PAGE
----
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Web Scraping with Groovy 2 of 3 – XPath

In the previous article Web Scraping with Groovy 1/3 we talked about how we could use groovy features to make web scraping easy. In the following, we’ll exploit Java/Groovy interoperability using some additional Java libraries to simplify even further the process using XPath.

We are going to keep using the same practical example we used in the previous article that consisted of fetching ( http://www.bing.com/search?q=web+scraping ) and obtaining results titles that matched $(‘#results h3 a’) .

Web Scraping with XPath

URL fetching can be done exactly like in the previous article, however, parsing needs to be completely modified. The reason for that is that Java’s XPath support is prepared for DOM documents, nonetheless I still haven’t found any HTML DOM parser that can be used with Java XPath. On the other hand, there are many available HTML SAX parsers like the popular TagSoup which we already used in the first post.

After a considerable effort the only solution I have found is provided at Building a DOM with TagSoup. Adapted to our example the code looks like the following:


import org.ccil.cowan.tagsoup.Parser;
import org.xml.sax.XMLReader;
import org.xml.sax.InputSource;
import javax.xml.transform.*;
import javax.xml.xpath.*

def urlString = "http://www.bing.com/search?q=web+scraping"
URL url = new URL(urlString);

@Grapes( @Grab('org.ccil.cowan.tagsoup:tagsoup:1.2') )
XMLReader reader = new Parser();
//Transform SAX to DOM
reader.setFeature(Parser.namespacesFeature, false);
reader.setFeature(Parser.namespacePrefixesFeature, false);
Transformer transformer = TransformerFactory.newInstance().newTransformer();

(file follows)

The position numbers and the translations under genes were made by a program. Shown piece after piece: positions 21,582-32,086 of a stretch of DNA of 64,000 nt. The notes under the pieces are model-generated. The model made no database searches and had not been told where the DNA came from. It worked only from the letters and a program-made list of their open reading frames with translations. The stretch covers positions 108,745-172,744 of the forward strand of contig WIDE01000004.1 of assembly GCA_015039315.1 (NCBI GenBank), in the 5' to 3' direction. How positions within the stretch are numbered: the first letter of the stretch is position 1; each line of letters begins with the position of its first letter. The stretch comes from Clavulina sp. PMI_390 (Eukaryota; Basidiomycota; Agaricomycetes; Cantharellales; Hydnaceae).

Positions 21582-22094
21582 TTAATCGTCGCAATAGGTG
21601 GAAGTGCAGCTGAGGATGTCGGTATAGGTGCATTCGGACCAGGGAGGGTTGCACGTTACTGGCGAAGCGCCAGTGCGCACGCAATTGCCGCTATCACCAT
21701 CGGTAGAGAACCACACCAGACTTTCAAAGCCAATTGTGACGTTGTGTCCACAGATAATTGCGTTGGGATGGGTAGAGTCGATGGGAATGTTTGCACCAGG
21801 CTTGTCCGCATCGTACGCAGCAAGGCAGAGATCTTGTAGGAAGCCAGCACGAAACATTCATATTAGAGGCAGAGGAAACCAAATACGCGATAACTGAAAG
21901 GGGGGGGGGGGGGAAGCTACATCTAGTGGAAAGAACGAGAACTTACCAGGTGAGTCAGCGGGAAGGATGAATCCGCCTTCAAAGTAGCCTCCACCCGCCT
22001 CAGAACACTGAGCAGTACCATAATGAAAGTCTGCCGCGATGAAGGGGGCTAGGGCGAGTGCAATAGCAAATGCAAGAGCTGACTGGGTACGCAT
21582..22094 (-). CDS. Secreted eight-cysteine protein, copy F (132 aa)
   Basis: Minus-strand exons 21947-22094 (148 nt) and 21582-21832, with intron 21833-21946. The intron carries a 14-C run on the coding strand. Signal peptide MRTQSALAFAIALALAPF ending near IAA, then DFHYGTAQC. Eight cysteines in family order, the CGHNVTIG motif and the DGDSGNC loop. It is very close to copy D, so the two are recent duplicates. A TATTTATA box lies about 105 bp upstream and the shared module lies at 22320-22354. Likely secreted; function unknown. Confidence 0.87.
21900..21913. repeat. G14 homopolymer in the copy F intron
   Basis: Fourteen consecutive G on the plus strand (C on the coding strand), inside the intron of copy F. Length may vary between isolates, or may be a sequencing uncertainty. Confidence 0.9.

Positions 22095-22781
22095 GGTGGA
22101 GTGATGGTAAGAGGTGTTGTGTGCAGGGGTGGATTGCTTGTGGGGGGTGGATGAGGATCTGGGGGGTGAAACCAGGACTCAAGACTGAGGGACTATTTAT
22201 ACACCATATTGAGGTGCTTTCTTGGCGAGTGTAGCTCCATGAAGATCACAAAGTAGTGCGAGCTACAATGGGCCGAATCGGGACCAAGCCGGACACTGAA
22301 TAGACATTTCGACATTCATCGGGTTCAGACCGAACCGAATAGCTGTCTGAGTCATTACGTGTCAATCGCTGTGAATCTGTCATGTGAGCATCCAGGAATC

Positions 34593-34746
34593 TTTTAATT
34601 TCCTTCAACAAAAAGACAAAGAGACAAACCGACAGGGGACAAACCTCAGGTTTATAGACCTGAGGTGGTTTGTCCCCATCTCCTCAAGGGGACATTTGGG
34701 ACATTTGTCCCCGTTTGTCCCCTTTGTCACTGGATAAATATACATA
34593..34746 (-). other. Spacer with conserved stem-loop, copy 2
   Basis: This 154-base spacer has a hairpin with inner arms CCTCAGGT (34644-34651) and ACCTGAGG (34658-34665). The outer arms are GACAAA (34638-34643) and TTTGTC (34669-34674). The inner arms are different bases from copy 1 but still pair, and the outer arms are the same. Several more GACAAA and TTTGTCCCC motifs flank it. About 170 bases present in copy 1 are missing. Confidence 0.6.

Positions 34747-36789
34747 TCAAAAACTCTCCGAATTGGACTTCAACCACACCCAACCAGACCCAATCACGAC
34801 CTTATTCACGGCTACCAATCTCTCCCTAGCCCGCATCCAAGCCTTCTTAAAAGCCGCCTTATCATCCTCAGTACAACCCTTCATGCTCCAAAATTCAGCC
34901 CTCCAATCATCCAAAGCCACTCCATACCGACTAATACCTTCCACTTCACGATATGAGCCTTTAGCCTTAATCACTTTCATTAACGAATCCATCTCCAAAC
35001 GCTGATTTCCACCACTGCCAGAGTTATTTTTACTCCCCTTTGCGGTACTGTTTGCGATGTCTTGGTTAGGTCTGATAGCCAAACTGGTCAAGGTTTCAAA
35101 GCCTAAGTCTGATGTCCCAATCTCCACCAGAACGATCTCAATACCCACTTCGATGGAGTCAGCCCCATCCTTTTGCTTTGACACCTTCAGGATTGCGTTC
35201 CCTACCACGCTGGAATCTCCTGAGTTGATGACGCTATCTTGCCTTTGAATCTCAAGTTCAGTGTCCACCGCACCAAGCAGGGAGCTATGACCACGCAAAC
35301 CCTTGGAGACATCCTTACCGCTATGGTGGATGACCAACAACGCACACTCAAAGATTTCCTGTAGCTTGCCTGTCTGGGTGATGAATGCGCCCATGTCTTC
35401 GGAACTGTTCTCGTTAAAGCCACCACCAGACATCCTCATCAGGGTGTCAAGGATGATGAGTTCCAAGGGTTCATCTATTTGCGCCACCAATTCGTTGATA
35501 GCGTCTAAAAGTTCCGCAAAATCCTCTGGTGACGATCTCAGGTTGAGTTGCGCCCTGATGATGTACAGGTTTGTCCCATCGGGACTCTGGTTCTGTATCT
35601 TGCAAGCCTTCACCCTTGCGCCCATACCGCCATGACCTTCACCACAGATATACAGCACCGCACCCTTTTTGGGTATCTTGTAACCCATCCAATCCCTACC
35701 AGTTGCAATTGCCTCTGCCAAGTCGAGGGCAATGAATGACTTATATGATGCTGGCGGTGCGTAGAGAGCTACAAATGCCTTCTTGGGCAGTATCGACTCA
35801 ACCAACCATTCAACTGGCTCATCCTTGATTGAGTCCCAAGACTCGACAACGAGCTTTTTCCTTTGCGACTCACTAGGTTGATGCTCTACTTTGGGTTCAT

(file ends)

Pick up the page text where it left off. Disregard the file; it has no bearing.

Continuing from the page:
DOMResult result = new DOMResult();
transformer.transform(new SAXSource(reader, new InputSource(url.openStream())), result);

With the parsed html we now can use XPath expressivity to filter elements in the web DOM. XPath allows better selection than GPath in a declarative way and benefiting from using a standard that can be ported to other programming languages easily. To select the same elements as in the first examples we will just need:

def xpath = XPathFactory.newInstance().newXPath()

//JQuery selector: $('#results h3 a')
def results = xpath.evaluate( '//*[@id=\'results\']//h3/a', result.getNode(), XPathConstants.NODESET )

Simulating the ‘#’ operator with XPath is quite complex compared with the simplicity of JQuery selectors. However XPath is powerful enough to express anything that can be expressed with them and it comes with its own advantages such as the possibility to select all elements that have a children of a specific type. For example:

'//p[a]' - // Selects all "p" elements that have an "a" element

That is something that is impossible to do with CSS selectors.

Summary

Pros Cons
Very powerful and capable of covering any filtering need Needs a hack to allow using html parsing with Java SDK XPath support
Less verbose than GPath It’s less prepared for html, what makes it more verbose than CSS selectors for operators like ‘#’ or ‘.’

Next

In the next article, the last of this series, I will talk about JSoup a library that I have just recently discovered but which offers in my opinion the best alternative. We will see not only how this library simplifies element filtering but also how it comes with additional features to make web scraping even easier.

Edited 22/10/2011: Grab with multiple named parameters has been replaced by the more concise version with only one parameter as suggested by Guillaume Laforge.

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